Peggy Shaw in the Split Britches production of Unexploded Ordnances (UXO), now playing at the Guthrie Theater. Photo by Matt Delbridge.
When Joseph Haj started at the Guthrie Theater, he announced plans to reach and move audiences through the ambitious Level Nine Initiative. Three seasons later, the initiative has manifested in hosting Split Britches’ Unexploded Ordnances (UXO). This work, the first of three presentations in the Guthrie’s curated festival Get Used To It: A Celebration of Queer Artistry, plays through February 10 at the Guthrie’s Dowling Studio.
Split Britches is in many ways a natural fit for the precepts the Level Nine Initiative is designed to highlight. The company’s work is satirical, often gender-bending, characterized by public engagement, explores innovative uses of videography and other media, delves into aging and well-being, and unabashedly presents lesbian-feminist voices and perspectives. Unexploded Ordnances (UXO) places the audience in the thick of things, in a Situation Room during a crisis with nuclear weapons on the line. Nor do audiences get to sit back and watch – they take the part of a Council of Elders, and are interrogated by the performers.
With Unexploded Ordnances (UXO) unfolding directly in the Situation Room around the audience, it is unsurprising that the three mammoth projection screens in the room take on a character of their own. Basil Considine spoke with Claire Nolan of Split Britches about working as the show’s video content designer and the tools of the trade.
What are some of the editing and design tools that you used for the video content in Unexploded Ordnances (UXO)?
What playback tool(s) are you using?
When/how did you become involved with Split Britches?
I met Lois Weaver of Split Britches back in 2009 in my final year studying Film and Performance at Queen Mary University of London. I took her course Performance Composition and – although personally a non-performer – fell in love with her practice and way of making work, especially its collaboration. Over the years since then, we have become close friends and colleagues, resulting in my long-term working collaboration with Lois and Peggy.
Over the years, I have worked on other productions with Split Britches such as What Tammy Needs to Know (about getting old and having sex) and standalone video pieces for online platforms and installation work.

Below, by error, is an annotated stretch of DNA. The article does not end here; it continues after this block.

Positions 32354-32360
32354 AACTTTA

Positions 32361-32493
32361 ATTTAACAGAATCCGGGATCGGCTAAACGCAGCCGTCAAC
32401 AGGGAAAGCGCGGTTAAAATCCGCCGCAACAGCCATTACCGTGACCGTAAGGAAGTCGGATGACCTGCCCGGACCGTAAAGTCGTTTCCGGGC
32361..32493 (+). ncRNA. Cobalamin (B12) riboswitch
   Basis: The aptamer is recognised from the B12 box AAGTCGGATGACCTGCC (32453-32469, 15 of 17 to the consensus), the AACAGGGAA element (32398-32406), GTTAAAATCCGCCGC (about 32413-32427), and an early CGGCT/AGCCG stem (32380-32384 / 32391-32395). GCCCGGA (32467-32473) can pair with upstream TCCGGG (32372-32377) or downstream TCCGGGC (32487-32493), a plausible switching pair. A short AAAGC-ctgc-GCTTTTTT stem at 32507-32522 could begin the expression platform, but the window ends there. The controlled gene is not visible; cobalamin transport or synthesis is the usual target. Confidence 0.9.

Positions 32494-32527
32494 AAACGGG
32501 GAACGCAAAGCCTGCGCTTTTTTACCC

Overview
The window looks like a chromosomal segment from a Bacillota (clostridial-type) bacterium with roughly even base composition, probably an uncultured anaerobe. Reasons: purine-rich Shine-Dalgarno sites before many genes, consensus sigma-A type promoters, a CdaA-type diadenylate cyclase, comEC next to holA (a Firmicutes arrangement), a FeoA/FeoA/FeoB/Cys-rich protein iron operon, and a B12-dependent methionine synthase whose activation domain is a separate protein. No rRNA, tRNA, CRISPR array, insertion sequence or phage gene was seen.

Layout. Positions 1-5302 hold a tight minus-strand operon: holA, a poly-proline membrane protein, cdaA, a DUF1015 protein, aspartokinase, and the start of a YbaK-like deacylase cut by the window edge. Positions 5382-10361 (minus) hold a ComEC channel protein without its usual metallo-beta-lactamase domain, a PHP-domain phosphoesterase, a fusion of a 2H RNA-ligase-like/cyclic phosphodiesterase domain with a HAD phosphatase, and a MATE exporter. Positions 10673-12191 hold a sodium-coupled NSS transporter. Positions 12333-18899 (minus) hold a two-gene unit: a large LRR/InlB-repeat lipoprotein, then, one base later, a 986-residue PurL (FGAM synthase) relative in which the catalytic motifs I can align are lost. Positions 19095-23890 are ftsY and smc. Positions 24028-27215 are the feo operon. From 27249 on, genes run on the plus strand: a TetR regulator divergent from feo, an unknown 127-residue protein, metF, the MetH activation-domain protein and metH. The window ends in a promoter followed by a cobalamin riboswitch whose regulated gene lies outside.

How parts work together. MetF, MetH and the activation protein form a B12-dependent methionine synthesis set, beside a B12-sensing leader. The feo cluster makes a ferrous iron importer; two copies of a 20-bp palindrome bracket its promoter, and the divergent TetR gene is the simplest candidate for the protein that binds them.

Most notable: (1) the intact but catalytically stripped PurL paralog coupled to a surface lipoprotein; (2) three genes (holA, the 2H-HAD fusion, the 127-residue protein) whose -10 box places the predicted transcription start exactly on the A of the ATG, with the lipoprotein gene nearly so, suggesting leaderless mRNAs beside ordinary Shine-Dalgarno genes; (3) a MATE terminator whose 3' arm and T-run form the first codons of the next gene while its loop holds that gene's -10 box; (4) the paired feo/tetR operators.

Collaboration is a term that’s used a lot in today’s theatre, but can mean very different things in practice, especially with technical and artistic decision-making. How does this look with Split Britches?
With Split Britches, being part of the creative process from the outset of projects is integral to how they make work, and it in turn plays a huge part in what is the ultimate production.
When did your involvement begin with this show?
With Unexploded Ordnances (UXO), my involvement began with their first residency in NYC on Governors Island – where Lois and Peggy first found the inspiration for the show.
You’re listed in an old program for this show as a co-creator – what did this mean in practice for what you proposed and ultimately executed for this show?
The usual process for making a piece of video is being around the table and part of the discussions for what Lois and Peggy and the rest of the team are imagining and inspired by. Sometimes, material is handed to me or discovered by another member of the team, then I go away and research and experiment.
Collaboration runs through the videos in UXO – things like Peggy’s arms that hold out the mobile phone near the start. I also worked closely with sound designer Vivian Stoll’s sound piece in what we call the “Bomb Drop” video, as well as with technical designer Jo Palmer in how the in-video strobe in that piece would light the space. Jo also hand-drew the words in the credit sequence at the start of the show.
Tell me about the functions that video content plays in this production.
The three large screens were directly inspired by the War Room in Stanley Kubrick’s Dr. Strangelove. Therefore, the first material we had and imagined was the nuclear map that is a constant backdrop to the show.
Other functions for the video content are to support or be in conversation with the live performance, such as Lois tracing the plane that flies through the screens or Peggy’s instructional videos for an early monologue.
The video also sometimes takes the performance and space into different mode or disrupts: “Duck and Cover” cutting into public discussion, the “Bomb Drop” sequence, our nuclear drop before the fallout, and Vera Lynn singing us out at the end.
Has the video changed/evolved since the first production to the present one?
Being involved in new works from the very starting point means being able to change and evolve the work as the production also evolves. Being able to make video that the company can experiment and play with in early phases means that we have the time to shift and change things that may not work, or play with things that might work better.
Most of the videos in the show have been worked on over time – some cut completely and some added, and some changed for the final version of the show.
How do you store/archive your video content?
On lots of external hard drives!
Unexploded Ordnances (UXO) plays through February 10 at the Guthrie Theater’s Dowling Studio in Minneapolis, MN.
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